TABOR — To say that Tabor’s Riley Rothschadl has spent a little time around a baseball diamond this summer might be an understatement.
A talented soon-to-be 15-year-old, Rothschadl has played for Tyndall’s 14-under and 16-under teams, as well as the Tabor American Legion team. Counting his time with the Bon Homme club high school time this spring, he has played for four teams, logging between 70 and 80 games.
Among those games — after today’s (Friday) first-round game in the Class B VFW Teener 16-Under Tournament in Garretson — are four state tournaments.
Rothschadl will log his third state tournament of the summer and fourth of 2019 when Tyndall takes the field today.
“First off, he’s a great competitor. There’s not a challenge he won’t answer,” 16-under coach Ross Kortan said. Kortan also helps his father, Gary, coach the Legion squad. “He’s gifted in a lot of different areas. It’s not often that you’re going to see a kid like Riley come through.”
Competing against older kids is nothing new for Rothschadl.
“I’m used to it. I’ve been playing up all my life,” he said. “I feel more pressure with 13-14s. They expect more out of me. I’m a captain, so they look up to me.”
Riley’s playing at upper levels has made for some family moments, said Greg Rothschadl, Riley’s father.
“The first time he (Riley) played varsity, he was at short and (older brother) Beau was at third. It tugged at the heartstrings,” Greg said. He noted that he couldn’t make that first game due to work schedule, but received a photo of the two playing together. “All year it’s been kinda cool. It will be the last time it happens until amateur ball.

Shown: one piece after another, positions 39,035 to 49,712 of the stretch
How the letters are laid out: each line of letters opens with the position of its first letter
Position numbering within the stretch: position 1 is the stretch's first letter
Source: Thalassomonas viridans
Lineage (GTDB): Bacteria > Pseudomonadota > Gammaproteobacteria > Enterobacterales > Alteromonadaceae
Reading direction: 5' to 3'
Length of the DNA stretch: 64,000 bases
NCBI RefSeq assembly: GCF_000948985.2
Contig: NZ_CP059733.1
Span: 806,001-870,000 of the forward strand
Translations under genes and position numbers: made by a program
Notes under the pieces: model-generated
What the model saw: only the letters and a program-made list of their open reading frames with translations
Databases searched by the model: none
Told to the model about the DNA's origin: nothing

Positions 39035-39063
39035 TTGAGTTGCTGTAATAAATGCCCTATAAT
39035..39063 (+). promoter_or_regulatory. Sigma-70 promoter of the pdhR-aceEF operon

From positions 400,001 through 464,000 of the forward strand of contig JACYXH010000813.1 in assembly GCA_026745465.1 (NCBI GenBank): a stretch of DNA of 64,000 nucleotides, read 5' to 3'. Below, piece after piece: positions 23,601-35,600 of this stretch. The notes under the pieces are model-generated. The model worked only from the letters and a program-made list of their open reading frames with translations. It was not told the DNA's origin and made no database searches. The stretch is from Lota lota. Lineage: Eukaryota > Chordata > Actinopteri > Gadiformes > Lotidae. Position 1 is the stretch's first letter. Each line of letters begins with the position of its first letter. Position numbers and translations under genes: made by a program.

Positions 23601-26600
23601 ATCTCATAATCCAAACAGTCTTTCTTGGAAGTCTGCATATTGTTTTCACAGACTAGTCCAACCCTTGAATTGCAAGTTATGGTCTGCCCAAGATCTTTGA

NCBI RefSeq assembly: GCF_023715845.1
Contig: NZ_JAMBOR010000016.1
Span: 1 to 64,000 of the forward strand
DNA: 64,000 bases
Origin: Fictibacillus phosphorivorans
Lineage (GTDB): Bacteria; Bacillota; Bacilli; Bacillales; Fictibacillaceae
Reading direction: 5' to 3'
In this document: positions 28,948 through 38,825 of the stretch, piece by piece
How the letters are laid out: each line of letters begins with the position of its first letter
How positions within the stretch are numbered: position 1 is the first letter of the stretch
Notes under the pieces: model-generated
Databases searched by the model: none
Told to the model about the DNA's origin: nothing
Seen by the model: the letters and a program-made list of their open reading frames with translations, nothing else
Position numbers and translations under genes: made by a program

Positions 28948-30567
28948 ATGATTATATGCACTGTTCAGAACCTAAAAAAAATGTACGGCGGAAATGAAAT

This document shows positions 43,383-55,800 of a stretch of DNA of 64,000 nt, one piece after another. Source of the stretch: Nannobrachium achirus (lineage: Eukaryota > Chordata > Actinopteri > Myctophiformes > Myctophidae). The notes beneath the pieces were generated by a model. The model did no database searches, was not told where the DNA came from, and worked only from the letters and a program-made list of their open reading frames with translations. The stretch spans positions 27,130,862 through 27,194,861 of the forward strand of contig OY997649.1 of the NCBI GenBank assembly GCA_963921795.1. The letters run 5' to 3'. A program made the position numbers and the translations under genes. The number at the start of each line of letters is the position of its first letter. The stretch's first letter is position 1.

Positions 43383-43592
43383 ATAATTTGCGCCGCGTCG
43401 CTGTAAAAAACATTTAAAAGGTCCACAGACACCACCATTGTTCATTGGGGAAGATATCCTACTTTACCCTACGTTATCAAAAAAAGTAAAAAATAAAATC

“It’s been cool as a dad to get to see that.”
Keeping Rothschadl — and a few other players who played on two of the three teams this summer — on the right schedule to prevent overuse has been a team effort.
“It was definitely tough,” Ross Kortan said. “We had to schedule around Legion and Teeners, watch pitch counts and have a plan between all three teams.”
Riley credits his parents for helping him keep things straight. But Greg Rothschadl, who is also the 14-under coach, gives all the credit to mom.
“She has a big calendar that has everything on it,” Greg said. “I always tell everyone I live day to day. I’ll figure out where to go when I get there.”
Riley broke through on the high school team as they backup shortstop when Tanner Van Driel pitched. This summer, Riley served as a double-team partner with Van Driel at times, playing second with Van Driel, a “super senior” (a player a year removed from high school graduation who was still young enough to play Legion), playing short.
“After a few practices, they built a little chemistry,” Ross Kortan said. “They made the most of it.”
Even with three teams worth of games, Riley found time to help coach a youth team. He felt that working with younger kids helped him as well.
“It helped me go through the fundamentals,” he said. “It slowed it down for me when I’m in a game.”
There is one thing in common with all four teams Riley has played on this year.
“I like to compete with them all,” he said. “They’re all my teammates. They’re family to me.”
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